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Kevin M Warsh: Financial market developments

Remarks by Mr Kevin M Warsh, Member of the Board of Governors of the US Federal Reserve System, to the State University of New York at Albany’s School of Business, Albany, New York, 21 September 2007.

The original speech, which contains various links to the documents mentioned, can be found on the US Federal Reserve System’s website.



It is good to be back in upstate New York. Thank you to the School of Business of the University of Albany for inviting me. I am particularly heartened to see old friends, new students, and prominent business leaders in attendance. I played in the New York State Public High School Tennis Championships on the other side of this campus, so this is certainly familiar terrain. However, I hope to perform better in my remarks today than I did with my racquet twenty years ago.

I have been honored to serve in Washington, D.C. for the past 5-1/2 years. My knowledge of the economy has deepened by working with my colleagues to put fiscal and monetary policy into practice. Nonetheless, with each passing day, it is more obvious that I learned much of what I need to know about the real economy in my first eighteen years here in upstate New York.

The current period of heightened financial market volatility has drawn more attention than usual to the policy actions of the Federal Reserve. Returning home at this time serves as a useful reminder that the decisions we make in Washington matter on the front lines of the real economy. Our monetary tools, for example, affect the ability of aspiring homeowners to take out a first mortgage. They also matter to retirees on fixed budgets, who are vulnerable to escalating prices, and to graduates of this and other universities looking for jobs. Our supervision and regulatory policies, to cite another example, matter to businesses, large and small, looking to borrow from banks to expand their operations.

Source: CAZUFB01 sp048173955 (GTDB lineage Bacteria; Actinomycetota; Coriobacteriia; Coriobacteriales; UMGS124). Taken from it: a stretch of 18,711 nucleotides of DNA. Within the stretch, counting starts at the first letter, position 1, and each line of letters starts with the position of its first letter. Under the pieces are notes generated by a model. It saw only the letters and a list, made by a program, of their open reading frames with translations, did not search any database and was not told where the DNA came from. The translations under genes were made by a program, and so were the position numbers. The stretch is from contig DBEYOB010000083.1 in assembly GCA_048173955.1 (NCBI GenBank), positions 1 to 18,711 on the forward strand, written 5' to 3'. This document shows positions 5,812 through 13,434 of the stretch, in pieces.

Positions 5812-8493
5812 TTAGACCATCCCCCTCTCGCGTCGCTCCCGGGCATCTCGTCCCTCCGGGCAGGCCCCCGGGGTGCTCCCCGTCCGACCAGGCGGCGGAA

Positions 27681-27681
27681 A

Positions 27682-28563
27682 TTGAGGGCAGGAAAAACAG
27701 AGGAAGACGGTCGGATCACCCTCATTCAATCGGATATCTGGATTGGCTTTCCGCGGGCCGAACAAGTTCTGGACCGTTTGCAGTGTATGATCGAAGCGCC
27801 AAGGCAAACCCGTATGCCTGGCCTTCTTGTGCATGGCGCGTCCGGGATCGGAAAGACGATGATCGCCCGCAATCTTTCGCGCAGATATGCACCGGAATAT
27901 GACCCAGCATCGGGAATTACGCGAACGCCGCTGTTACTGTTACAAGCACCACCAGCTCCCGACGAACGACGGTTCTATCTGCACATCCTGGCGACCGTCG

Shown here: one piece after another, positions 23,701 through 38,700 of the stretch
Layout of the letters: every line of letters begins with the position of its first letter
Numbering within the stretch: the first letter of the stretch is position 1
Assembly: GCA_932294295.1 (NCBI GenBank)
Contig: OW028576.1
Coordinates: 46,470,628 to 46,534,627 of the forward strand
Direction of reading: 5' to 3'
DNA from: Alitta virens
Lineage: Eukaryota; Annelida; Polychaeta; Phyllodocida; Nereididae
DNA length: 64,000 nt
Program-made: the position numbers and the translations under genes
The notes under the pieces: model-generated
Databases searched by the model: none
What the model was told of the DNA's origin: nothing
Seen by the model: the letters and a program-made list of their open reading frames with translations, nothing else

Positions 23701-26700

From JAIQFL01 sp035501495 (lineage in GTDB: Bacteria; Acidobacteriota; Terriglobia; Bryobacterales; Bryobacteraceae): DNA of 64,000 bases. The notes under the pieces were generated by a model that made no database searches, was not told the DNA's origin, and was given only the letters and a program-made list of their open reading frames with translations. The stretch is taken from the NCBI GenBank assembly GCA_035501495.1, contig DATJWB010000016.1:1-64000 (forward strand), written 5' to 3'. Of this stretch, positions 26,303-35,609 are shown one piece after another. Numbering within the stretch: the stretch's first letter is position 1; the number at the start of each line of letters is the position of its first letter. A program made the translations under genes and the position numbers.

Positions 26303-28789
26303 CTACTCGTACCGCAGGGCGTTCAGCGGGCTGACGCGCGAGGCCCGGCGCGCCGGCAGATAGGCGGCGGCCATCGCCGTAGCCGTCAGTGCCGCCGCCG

On the Federal Open Market Committee (FOMC), my colleagues and I seek to deploy our monetary policy tools to help keep the U.S. economy on an even keel.1 We try to provide the right mix of policy prescriptions, patience, and perspective to counter possible adverse developments. In evaluating the state of the U.S. economy, its prospects, and the current stance of policy, we typically turn to such arcana from the economics textbooks as the term structure of interest rates, the shape of the Phillips curve, trends on the natural rate of unemployment, changing risk premiums, the exchange value of the dollar, and marginal propensities to consume as asset values change, to name just a few.

While these indicators and relationships are important, many of the enduring teachings needed to evaluate the financial markets and U.S. economy (particularly in times of financial tumult) are well known without the technical jargon all across the country: Trees don't grow to the sky. There is no free lunch. You shouldn't put all your eggs in one basket. There is no substitute for doing your own homework. And my favorite, that which can't go on forever usually doesn't. 2


The views expressed herein are my own and do not necessarily reflect the views of other members of the Board of Governors or of the Federal Open Market Committee. I am grateful for the assistance of Nellie Liang and Daniel Covitz of Board staff, who contributed to these remarks.


That is a slight paraphrasing of Herbert Stein's self-styled "Stein's Law" (Herbert Stein, 1998, What I Think: Essays on Economics, Politics, and Life, Washington: AEI Press, p. 32).

BIS Review 104/2007


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